The Best Tools for Remote Learning & How to Adapt to Distance Education

About the Author

Siege Media

The COVID-19 pandemic has shown us all that we’re capable of doing almost anything virtually — from weddings to talk shows, a lot can be done from home.

This also applies to distance education. Many students’ in-person education was interrupted mid-way through the school year, but the ingenuity and resourcefulness of teachers, staff and professors alike showed that the classroom can come to students.

Remote learning isn’t a cake walk for many students — whether they prefer the in-classroom experience or another reason, there are some students who need additional help mastering the virtual classroom. Skip down to the infographic for some tips on grasping the art of remote learning or keep reading for some tools to help you along the way.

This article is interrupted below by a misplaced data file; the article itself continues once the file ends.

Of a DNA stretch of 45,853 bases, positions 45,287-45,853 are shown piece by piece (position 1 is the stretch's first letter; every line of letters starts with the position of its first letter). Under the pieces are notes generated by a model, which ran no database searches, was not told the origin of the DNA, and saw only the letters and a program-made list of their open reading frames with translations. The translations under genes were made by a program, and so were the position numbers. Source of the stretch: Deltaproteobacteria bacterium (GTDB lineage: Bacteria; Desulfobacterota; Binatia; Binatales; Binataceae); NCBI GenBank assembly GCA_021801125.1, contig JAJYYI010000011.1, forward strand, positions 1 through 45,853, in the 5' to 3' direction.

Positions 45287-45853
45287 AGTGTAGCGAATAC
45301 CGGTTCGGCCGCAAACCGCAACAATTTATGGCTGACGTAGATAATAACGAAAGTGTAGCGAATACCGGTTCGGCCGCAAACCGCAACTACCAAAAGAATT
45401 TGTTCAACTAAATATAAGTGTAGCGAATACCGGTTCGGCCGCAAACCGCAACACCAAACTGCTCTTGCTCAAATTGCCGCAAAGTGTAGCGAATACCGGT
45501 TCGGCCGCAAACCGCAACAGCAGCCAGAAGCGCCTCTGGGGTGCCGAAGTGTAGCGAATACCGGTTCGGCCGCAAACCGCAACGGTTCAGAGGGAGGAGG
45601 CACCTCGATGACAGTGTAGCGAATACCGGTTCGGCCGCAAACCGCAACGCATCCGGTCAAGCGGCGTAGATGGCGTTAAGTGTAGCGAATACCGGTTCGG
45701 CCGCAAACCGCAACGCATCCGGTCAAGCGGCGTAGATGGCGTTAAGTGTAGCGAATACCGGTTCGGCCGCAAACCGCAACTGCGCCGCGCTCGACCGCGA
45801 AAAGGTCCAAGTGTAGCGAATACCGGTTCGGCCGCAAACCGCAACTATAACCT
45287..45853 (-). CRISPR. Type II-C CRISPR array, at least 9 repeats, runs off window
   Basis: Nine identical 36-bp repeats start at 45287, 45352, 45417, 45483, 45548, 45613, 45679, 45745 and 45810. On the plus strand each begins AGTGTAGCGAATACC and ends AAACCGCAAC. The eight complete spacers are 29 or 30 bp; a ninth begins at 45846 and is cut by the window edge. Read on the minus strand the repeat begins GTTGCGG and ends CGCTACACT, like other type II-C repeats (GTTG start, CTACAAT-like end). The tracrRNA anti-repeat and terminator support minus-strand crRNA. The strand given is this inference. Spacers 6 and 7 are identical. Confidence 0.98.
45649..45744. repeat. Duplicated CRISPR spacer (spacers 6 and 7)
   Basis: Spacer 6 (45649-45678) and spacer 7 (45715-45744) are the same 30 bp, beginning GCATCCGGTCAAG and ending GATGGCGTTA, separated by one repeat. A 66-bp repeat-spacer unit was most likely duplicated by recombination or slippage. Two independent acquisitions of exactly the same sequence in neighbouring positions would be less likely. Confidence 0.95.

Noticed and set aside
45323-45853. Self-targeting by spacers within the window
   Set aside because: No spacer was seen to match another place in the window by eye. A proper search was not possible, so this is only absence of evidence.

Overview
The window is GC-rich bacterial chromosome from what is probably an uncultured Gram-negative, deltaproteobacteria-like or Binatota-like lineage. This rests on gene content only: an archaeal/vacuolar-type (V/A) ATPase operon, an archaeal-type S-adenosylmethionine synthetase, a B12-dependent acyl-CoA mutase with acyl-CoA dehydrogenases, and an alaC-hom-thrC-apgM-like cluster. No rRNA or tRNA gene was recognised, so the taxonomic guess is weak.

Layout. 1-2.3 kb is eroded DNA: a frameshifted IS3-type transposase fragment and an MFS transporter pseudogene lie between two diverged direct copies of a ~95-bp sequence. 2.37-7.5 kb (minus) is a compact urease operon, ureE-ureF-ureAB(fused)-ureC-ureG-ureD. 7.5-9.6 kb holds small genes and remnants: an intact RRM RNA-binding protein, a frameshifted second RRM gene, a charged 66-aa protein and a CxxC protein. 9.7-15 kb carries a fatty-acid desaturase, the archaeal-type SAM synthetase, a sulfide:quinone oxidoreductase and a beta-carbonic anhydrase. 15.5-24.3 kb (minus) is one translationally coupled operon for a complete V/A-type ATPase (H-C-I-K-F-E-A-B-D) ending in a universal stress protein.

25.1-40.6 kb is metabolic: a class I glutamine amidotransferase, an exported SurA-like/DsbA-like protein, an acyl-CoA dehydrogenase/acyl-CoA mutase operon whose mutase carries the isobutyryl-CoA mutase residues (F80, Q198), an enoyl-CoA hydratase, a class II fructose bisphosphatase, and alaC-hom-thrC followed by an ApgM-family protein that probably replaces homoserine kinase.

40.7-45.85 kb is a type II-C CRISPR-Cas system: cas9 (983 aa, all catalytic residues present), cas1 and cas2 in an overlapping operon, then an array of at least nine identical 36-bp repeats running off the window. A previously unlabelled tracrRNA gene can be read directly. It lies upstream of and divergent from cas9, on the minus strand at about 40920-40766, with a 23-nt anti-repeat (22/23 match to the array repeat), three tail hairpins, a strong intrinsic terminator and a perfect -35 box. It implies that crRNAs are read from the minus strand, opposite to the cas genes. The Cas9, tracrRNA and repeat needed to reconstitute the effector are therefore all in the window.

The 30 Best Remote Learning Tools for Students

While some students have chosen to and prefer to learn strictly online, even the most seasoned remote student can use some additional resources to thrive in the virtual classroom. We’ve gathered 30 tools that will help you succeed in all aspects of remote learning, from studying and test prep to everywhere in between.

Table of Contents:

Best Tools for Video Conferencing and Communication

Best Tools for Student Success

Best Tools for Additional Learning Opportunities

Best Tools for Video Conferencing and Communication

It’s no secret that virtual learning requires more video conferencing than ever before — at least more than many students are used to. To ensure that you’re ready for distance education, these 10 tools will help get your video conferencing and long-distance communication skills down pat.